ACE15H New houses and flats being built on Nightingale Estate in Hackney during 2007. Image shot 2007. Exact date unknown.
Social housing providers will be able to apply for funding as far ahead as the 2028-29 financial year © Shangara Singh/Alamy

Social housing providers have welcomed a commitment by the prime minister to allow financing deals lasting up to a decade, saying it represents a “total step change” in how the sector is funded.

Theresa May told a conference of housing associations on Wednesday that she would commit an extra £2bn to social housing and would enable associations to apply for funding as far ahead as the 2028-29 financial year.

“Doing so will give you the stability you need to get tens of thousands of affordable and social homes built where they are needed most, and make it easier for you to leverage the private finance you need to build many more,” she said.

Mrs May added that she wanted to address the “stigma [that] still clings to social housing”, urging: “I want to see social housing that is so good, people are proud to call it their home . . . Our friends and neighbours who live in social housing are not second-rate citizens.”

The £2bn for long-term partnerships with housing associations comes in addition to the existing £9bn affordable housing budget, which lasts until 2021.

The Affordable Homes Programme, the key mechanism by which central government funds the construction of homes offered at discounted rents, typically commits money over five-year periods.

But housing associations say the process of getting homes built, from finding sites to securing planning permission and carrying out construction, takes closer to seven, while the programme’s length also limits their broader planning and private borrowing.

The new scheme will build on £600m of longer term commitments already made to eight associations, Mrs May said.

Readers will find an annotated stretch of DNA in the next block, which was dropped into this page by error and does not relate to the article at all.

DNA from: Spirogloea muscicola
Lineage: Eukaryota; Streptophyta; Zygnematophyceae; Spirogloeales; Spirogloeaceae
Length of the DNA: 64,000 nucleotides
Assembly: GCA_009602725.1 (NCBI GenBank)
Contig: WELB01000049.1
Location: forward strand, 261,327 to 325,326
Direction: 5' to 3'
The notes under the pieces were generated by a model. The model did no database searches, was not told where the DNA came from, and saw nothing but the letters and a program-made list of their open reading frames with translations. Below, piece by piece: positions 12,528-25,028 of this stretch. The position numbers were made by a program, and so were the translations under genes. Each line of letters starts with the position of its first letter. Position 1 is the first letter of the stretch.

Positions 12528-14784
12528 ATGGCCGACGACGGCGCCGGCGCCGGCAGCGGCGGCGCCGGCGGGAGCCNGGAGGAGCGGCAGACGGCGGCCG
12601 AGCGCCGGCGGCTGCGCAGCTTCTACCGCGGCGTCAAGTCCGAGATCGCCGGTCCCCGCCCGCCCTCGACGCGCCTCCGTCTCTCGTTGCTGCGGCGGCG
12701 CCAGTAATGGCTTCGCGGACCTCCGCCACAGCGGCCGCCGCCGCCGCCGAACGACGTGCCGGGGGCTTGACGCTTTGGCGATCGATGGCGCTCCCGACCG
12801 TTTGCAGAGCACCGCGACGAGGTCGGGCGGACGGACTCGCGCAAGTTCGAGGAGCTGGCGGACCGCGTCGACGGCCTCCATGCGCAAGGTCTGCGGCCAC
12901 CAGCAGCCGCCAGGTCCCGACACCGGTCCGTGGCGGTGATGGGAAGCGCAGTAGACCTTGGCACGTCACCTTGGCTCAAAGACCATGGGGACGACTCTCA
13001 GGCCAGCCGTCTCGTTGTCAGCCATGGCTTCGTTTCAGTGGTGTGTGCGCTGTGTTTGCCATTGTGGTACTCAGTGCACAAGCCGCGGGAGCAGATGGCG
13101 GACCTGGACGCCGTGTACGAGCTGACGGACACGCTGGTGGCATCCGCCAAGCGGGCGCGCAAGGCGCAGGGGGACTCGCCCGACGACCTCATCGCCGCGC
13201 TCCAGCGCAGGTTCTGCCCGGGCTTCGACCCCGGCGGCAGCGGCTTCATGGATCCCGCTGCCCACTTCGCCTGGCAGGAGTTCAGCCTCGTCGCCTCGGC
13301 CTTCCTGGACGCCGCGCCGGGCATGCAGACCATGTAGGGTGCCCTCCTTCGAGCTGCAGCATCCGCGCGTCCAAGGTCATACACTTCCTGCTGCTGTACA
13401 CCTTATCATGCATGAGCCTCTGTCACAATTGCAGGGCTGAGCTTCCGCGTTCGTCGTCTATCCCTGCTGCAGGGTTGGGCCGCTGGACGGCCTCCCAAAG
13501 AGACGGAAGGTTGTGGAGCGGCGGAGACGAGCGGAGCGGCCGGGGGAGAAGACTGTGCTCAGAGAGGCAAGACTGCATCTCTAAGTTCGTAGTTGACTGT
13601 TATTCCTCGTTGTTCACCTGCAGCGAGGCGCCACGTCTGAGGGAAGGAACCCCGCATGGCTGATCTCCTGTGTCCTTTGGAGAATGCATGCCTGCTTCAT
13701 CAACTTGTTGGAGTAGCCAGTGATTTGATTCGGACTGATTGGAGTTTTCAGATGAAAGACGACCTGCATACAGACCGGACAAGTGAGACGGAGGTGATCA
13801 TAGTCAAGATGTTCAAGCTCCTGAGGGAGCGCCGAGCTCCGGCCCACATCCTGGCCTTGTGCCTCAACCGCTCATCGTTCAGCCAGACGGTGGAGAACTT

David Orr, chief executive of the National Housing Federation — which represents housing associations — said: “The really big news here is the prime minister’s long-term commitment to funding new affordable homes. This represents a total step change.”

The sector had been calling for long-term strategic funding commitments “for some time”, said Paul Hackett, chief executive of the housing association Optivo.

Gavin Smart, deputy chief executive of the Chartered Institute of Housing, a professional body, said the new deals would reduce social housing providers’ reliance on commercial developers building homes for discounted rents as part of planning conditions.

“Long-term partnerships will enable more housing associations to take the lead in developing their own land and reduce their reliance on private developers, helping to boost the numbers of new homes we build as a nation,” he said.

Mr Smart cautioned that government investment should aid construction of homes “at the lowest social rents — which is often the only truly affordable option for people on lower incomes”.

Mrs May’s approach to social housing contrasts with that of her predecessor David Cameron, who slashed funding for socially rented homes by more than half from £3bn a year before 2010, while urging demolition and replacement of “sink estates”.

However, Mrs May’s government has remained committed to his flagship Help to Buy equity loan programme focused on home ownership, which received an extra £10bn of funding a year ago.

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